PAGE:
A Web Application is not well served by a CMS. Some sort of coding framework may be helpful though.

The key is to ask yourself where on the scale from Site to Application you are. If most of your pages are about presenting information, lean towards a CMS. If they are about doing something, lean towards a framework.

  • I like this answer, and I can see roughly where you're coming from, but could you elaborate more on why exactly a CMS would not be suitable for a web app? Commented May 7, 2019 at 0:47

Build From Scratch

At my last job (3 years ago) we built every website (all 300+) from scratch. We owned the servers. We knew exactly what was happening to our servers. We were a small shop 6 people. Our customers did not want to look like they came from a template.

Today, I see a ton of BLOAT that is caused by these web toolkits. View the source on some of the newer websites and look how much JS code is being imported/called. If you rely on all these external libraries to pull off the "Web Magic" then you better know how to tweak or fix it if it doesn't perform as expected.

For example: A customer wants "Futura" font which is not readily available on all machines. So, instead of telling the customer that "Futura" is a poor choice for a website font, you find a JavaScript library that embeds the font directly into the page. After the page loads then "Poof" the font changes from Times New Roman to the embedded "Futura" just like magic. If you can't fully support it don't use it.

We didn't build every thing from scratch. When ever a customer asked for a new widget would often ask ourselves... "Is this a Build or Buy" widget. If we could interface the widget into our existing code without too much trouble we'd buy it. We rarely bought widgets that we couldn't brand to be our own. We never bought widgets that did not include source code.

If you only build websites as a hobby or just do 2-3 a year then perhaps it's not worth it for you to build it from scratch... just be careful where you get code from. Ultimately it's your reputation.

  • I see it has been answered a while back... nonetheless, I wouldn't be afraid of libraries, it's a typical cycle of advancement in programming and typically happens between a transition from the programming language to its successor. Commented Nov 4, 2013 at 8:36
  • Every advantage of "building from scratch", that you'd listed, could be achieved much more efficiently by starting with Wordpress and building a custom Wordpress theme. And if you're doing more work than you need to in order to get the result the client wants, then I would question how you're billing.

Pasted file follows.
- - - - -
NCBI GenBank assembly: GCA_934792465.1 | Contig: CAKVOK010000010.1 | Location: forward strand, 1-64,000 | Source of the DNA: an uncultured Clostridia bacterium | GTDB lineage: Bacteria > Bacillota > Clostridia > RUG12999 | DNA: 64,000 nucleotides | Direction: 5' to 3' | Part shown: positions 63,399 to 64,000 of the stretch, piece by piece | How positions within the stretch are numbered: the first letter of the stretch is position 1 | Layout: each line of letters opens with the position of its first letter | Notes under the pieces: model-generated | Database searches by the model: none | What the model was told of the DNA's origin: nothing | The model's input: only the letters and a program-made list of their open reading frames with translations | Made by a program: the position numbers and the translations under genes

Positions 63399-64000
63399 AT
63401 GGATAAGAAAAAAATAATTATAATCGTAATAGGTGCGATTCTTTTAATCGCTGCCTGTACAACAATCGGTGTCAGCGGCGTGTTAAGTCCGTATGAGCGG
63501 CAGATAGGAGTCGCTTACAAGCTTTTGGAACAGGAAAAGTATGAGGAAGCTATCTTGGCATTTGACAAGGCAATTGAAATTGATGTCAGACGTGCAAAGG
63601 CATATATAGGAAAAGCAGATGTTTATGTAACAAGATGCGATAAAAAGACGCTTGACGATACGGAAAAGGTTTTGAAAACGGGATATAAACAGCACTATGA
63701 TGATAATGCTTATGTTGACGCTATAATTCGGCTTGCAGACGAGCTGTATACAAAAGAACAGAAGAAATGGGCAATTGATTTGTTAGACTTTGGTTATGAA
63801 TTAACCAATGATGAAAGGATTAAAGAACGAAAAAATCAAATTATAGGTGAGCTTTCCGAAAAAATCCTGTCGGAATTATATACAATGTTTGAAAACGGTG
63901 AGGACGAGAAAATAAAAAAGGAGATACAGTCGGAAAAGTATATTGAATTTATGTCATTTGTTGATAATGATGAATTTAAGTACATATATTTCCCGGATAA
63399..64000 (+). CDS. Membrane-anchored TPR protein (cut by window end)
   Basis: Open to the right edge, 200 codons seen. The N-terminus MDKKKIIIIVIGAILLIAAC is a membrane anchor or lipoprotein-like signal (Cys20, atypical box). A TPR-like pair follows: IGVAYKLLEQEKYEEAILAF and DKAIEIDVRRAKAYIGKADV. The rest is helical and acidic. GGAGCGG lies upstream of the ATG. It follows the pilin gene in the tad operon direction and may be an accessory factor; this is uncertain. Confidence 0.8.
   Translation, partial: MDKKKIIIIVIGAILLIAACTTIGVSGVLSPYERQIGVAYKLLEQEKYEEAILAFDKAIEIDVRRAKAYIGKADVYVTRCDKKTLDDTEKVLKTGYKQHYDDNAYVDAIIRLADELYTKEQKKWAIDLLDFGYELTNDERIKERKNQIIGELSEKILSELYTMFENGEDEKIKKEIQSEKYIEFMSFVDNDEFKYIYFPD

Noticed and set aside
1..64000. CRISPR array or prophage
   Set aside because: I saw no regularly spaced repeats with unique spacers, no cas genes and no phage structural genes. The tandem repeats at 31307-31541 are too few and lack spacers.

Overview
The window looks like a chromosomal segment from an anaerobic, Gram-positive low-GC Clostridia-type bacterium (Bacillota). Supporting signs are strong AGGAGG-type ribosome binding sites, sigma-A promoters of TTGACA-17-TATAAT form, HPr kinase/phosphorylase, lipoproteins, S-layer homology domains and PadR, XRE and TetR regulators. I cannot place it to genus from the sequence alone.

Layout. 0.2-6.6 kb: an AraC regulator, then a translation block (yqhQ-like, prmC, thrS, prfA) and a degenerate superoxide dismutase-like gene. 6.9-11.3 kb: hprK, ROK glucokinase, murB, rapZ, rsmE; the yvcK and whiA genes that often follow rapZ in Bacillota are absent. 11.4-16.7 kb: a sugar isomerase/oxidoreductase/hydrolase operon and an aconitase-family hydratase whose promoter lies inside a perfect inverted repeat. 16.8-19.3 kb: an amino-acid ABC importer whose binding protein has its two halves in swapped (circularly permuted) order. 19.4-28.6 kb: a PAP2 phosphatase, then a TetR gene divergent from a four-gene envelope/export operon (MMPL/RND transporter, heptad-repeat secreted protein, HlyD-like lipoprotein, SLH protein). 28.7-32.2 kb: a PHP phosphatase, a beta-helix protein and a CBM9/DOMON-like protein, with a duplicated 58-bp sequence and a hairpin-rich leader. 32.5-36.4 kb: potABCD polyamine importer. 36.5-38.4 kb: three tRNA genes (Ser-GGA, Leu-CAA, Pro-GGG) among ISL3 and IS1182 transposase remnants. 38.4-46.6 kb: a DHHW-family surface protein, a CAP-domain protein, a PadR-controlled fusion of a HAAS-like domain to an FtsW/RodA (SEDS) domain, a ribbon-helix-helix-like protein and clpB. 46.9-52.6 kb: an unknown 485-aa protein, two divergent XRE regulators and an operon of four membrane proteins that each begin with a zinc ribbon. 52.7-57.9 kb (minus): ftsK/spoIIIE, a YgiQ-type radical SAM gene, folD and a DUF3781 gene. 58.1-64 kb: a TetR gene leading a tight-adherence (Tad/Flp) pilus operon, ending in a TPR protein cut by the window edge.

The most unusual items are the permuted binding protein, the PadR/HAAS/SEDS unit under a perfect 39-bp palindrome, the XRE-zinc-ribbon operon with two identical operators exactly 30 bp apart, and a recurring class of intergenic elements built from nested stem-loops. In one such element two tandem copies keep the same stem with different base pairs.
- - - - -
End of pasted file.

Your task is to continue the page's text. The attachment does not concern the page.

– user16764
    Commented Jan 18, 2014 at 16:08

The requirements are almost similar in most cases

Interactive web site or web application development is mostly a solved problem and this is evident in the powerful tools that exist today to support rapid development that didn't exist even 10 years ago.

The similarity in requirements usually fall under the typical boilerplate concerns that most web applications carry (Eg. Authentication, Authorization, Instrumentation, Data Access/ORM, Transaction Management, etc...).

We have today combinations of AOP (Aspect Oriented Programming) with DI (Dependency Injection) to help turn cross-cutting concerns from codes into configurations. See Spring for a practical implementation of such frameworks.

So when you talk about developing a website "from scratch" then you need to be more specific about that. I can build a website from scratch from tested and verified components or I could reinvent the wheel and design and build each one of my components individually which would be a rookie mistake. If I wanted to build a car, I would find and buy components like tires and radiators and assemble a car, I wouldn't start forming tires from moulds or forging steel. Those problems were solved long ago.

  • Although you are correct in general that "from scratch" is a relative term, in this case it's pretty clear from the question that he means "not using an existing web framework".
    – jhocking
    Commented Sep 21, 2011 at 19:06

It really depends on the goals of the site, and what they're trying to present.

Yes, a lot of sites are using frameworks if they're making sites that sit well with that kind of thing, but (especially at the moment) a lot of companies want to do more with their pages (or think they're doing more) so will develop everything completely from scratch.

Which way is better really depends, again, on the goals of the site. Neither way is worse, exactly, but simply a decision the companies need to make on a per-site basis.


If you want to get a prototype fast, you use a CMS (drupal, joomla etc.).

If you want to complete a project for a client you use a framework so you don't have to reinvent the wheel. Be it Django, Ror, symfony, spring etc.

For a personal project which are usually made to learn things, you can start from scratch. It's useful to try doing some things yourself to appreciate the power of those frameworks.